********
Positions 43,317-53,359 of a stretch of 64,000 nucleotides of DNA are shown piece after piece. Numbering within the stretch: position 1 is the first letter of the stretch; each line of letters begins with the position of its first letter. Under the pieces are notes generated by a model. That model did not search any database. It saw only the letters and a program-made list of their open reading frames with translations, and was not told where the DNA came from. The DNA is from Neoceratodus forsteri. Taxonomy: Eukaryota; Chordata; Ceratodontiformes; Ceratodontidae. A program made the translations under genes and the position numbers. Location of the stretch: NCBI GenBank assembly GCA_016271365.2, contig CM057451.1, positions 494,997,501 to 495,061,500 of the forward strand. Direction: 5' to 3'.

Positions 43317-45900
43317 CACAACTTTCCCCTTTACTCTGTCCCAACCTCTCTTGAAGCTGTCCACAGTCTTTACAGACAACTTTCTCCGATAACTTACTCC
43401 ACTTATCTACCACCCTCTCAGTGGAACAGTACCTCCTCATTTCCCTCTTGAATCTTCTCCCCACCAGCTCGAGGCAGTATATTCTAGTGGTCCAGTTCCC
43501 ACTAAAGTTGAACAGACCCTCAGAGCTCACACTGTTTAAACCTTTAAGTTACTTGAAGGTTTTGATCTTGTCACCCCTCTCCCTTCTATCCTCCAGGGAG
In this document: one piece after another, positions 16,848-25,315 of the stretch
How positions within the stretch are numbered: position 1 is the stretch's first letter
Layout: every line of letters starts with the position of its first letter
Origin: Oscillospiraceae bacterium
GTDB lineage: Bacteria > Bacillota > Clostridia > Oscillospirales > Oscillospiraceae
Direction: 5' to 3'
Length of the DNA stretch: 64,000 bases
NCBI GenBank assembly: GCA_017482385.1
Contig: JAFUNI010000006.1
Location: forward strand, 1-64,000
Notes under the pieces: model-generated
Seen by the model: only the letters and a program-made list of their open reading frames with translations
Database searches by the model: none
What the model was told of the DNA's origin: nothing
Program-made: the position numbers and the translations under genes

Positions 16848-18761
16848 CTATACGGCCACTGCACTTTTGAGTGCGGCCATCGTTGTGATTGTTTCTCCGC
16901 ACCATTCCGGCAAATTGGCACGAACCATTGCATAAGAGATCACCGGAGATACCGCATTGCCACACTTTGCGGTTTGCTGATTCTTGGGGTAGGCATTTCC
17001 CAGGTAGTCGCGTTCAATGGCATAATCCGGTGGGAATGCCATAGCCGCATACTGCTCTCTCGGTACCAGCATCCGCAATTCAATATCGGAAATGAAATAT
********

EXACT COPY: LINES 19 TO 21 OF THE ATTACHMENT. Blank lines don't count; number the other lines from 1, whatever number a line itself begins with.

What the model was told of the DNA's origin: nothing
Program-made: the position numbers and the translations under genes

Positions 16848-18761